How to Deal With Mortgage Troubles

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Having mortgage troubles? You're not alone. According to data compiled by Equifax, mortgage delinquency rates hit an all-time high in the first quarter of 2007: 2.87 percent of all mortgages were in default — surpassing even the highest levels since the 2001 recession.

If you feel you're at risk, don't despair. There are some steps you can take to minimize foreclosures and make sure your credit isn't badly dinged. Michael Eisenberg, a certified public accountant and personal finance specialist, offers this advice:

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Make your payments on time. If you're going to be late, call your lender to let them know. They may be willing to work with you if you are honest from the start.

Focus on your monthly budget. To really straighten out your mortgage situation, you need to determine your monthly expenses and income. Examine where you can cut back so that you can focus on your mortgage payments. There are a number of calculators available online that can help you get started.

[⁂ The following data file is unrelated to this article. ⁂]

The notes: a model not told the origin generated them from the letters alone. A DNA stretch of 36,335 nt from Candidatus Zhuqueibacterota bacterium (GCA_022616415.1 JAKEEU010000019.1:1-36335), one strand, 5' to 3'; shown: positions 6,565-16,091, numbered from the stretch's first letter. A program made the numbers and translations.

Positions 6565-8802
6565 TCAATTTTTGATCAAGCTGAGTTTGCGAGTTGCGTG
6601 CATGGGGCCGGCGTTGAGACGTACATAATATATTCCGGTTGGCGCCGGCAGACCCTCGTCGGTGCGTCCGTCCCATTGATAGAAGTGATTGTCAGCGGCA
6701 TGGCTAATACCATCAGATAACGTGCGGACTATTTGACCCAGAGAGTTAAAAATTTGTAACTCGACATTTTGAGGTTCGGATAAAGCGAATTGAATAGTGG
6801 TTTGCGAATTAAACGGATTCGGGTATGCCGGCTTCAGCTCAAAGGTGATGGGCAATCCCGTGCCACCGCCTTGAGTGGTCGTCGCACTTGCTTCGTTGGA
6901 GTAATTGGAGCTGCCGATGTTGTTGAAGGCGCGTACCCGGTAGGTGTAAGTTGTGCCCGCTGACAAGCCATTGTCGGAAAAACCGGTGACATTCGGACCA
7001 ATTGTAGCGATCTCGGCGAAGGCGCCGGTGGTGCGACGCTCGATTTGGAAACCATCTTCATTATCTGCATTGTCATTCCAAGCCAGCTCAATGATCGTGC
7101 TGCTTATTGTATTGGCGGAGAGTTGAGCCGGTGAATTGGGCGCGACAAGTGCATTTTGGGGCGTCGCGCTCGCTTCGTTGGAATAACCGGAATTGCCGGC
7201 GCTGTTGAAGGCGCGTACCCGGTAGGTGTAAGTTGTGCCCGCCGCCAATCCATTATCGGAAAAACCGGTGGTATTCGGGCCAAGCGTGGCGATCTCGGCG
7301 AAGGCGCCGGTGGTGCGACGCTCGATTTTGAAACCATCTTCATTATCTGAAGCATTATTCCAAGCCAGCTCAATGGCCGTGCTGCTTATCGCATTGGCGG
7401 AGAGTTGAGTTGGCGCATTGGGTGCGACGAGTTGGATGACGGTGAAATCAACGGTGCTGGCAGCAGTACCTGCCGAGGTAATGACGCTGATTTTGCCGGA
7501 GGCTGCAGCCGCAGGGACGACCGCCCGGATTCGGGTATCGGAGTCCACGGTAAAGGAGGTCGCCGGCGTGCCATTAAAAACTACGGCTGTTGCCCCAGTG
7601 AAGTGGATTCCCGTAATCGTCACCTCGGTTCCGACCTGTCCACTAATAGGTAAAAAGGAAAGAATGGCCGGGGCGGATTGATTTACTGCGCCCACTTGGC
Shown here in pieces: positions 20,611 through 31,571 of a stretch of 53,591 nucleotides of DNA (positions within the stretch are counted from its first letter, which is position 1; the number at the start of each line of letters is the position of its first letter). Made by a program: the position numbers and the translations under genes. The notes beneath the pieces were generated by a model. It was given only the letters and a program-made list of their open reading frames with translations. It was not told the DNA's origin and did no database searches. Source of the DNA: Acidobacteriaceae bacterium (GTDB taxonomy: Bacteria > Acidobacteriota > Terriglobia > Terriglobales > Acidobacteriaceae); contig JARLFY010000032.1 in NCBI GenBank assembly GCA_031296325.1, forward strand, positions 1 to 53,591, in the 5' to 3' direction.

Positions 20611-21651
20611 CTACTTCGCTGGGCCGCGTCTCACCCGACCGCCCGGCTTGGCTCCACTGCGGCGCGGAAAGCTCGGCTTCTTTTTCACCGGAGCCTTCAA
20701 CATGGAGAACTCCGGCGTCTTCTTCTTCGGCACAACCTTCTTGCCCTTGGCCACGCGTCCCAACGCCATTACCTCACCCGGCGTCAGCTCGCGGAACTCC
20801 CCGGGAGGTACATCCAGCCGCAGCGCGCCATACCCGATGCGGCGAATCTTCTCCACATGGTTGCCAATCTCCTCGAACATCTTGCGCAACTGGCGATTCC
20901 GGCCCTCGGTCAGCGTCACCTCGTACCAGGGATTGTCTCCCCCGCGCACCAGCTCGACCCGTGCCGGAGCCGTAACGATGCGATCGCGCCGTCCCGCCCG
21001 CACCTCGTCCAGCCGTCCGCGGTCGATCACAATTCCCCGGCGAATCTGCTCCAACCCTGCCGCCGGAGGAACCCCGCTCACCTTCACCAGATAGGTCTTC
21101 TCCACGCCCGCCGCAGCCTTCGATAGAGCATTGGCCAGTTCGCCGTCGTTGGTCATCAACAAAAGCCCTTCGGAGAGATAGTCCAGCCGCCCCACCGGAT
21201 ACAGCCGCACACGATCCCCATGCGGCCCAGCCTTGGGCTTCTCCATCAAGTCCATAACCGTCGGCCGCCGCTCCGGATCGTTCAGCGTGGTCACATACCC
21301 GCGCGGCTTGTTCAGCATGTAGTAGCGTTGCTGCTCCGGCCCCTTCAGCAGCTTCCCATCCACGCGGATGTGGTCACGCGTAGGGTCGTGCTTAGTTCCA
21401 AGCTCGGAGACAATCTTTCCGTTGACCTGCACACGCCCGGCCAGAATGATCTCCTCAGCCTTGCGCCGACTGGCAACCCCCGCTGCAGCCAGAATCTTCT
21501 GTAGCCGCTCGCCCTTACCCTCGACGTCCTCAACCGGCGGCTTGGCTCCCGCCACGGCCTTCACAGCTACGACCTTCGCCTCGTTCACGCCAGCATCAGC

Talk to the right person. When you speak with your lender, make sure you are working with the right person — someone who actually has the authority to work out a viable solution for you. Be sure to take detailed notes of every conversation and meeting you have with your lender.

Ask about alternatives to foreclosure. There may be other ways out — find out if you can get forbearance, or a request to suspend or temporarily reduce your payments. You'll need to have documented proof — such as recent pay stubs, bank statements, etc. — that you are trying your best to pay the bills.

Find out how your credit score will be impacted. If foreclosure really is the only option, ask your lender how your credit score will be affected so you know what you're getting into.

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